• Valie Export

    IN 1967, WHEN Waltraud Höllinger changed her name to Valie Export and began producing public performance pieces as a fellow traveler of the Viennese Actionists, notoriety came quickly. In Aktionhose: Genitalpanik, 1969, she cut out the crotch of her jeans and walked the aisles of a Munich art-film house that featured sexually explicit films, challenging the voyeurs to look at a body that returned the gaze. She was already known for her action a year earlier, Tapp- und Tastkino (Tap and touch cinema), staged in the busy streets of Vienna’s shopping district. Wearing a large box over her torso,

  • James Coleman

    This exquisite show is essentially a mini-retrospective of the Irish artist James Coleman’s work. Three of the nine pieces on display are from the early ’70s, when Coleman was still working primarily with silent 16 mm black-and-white film loops, among them the intriguing Playback of a Daydream, 1974, projected on a small screen on the stage of the museum’s film auditorium. The viewer encounters not a moving picture but a single static image: Joseph Jastrow’s famous duck-rabbit drawing, in which both animals can be seen, but not simultaneously. Each blinds the viewer to the other. The projected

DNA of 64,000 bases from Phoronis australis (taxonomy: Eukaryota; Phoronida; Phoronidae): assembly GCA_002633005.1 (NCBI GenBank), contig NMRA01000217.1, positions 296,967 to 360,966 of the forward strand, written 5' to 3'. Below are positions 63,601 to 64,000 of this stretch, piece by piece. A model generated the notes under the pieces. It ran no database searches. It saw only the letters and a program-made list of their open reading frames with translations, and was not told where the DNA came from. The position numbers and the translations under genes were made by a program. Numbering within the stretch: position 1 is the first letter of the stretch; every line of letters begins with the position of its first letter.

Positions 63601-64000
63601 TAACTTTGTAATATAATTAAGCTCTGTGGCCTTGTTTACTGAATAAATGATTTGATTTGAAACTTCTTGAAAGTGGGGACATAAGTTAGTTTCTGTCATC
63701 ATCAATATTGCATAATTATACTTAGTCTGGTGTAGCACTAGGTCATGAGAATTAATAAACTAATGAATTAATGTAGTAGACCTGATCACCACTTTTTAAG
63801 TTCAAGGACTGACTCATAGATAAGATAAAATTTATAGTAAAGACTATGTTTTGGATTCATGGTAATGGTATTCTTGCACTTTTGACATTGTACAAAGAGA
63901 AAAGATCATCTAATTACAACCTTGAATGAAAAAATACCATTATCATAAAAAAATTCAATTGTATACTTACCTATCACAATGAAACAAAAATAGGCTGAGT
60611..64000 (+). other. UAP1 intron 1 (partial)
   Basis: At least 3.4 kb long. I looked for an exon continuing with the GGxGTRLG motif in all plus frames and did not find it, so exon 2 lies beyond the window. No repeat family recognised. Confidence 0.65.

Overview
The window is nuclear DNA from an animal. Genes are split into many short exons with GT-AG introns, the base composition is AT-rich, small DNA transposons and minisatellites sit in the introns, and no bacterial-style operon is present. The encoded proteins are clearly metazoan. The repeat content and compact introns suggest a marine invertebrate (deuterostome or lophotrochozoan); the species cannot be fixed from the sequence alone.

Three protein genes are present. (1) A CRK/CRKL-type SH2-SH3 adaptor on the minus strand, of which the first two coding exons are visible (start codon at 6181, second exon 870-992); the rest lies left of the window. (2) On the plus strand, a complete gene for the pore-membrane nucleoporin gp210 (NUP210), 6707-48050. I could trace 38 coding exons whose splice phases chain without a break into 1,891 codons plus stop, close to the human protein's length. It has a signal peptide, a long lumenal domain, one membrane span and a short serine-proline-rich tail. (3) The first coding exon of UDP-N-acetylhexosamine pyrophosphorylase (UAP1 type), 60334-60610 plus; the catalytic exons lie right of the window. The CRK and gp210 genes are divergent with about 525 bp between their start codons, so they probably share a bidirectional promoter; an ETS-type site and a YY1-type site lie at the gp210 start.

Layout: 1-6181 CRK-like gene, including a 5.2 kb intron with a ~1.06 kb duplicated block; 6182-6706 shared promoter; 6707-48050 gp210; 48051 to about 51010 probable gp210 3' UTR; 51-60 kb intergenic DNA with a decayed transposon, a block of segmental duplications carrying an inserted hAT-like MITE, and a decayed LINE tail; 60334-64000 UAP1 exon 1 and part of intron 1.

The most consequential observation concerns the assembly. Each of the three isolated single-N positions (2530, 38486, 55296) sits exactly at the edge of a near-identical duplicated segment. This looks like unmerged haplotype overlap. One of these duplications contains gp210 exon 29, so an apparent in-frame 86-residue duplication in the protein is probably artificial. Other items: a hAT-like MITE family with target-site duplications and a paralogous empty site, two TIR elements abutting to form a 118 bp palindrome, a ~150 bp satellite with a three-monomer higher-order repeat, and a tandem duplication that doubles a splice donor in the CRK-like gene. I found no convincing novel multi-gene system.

• Gary Hume

    Gary Hume appears to have entered his Midsummer Night’s Dream period. His recent paintings conjure up a world of enchanted woods haunted by evanescent spirits, where nothing is quite what it seems. His principal subjects are things that fly, hover, hang, float, swim—birds, flowers, angels, nests, reflections in running water. Here, the laws of gravity and identity are in abeyance.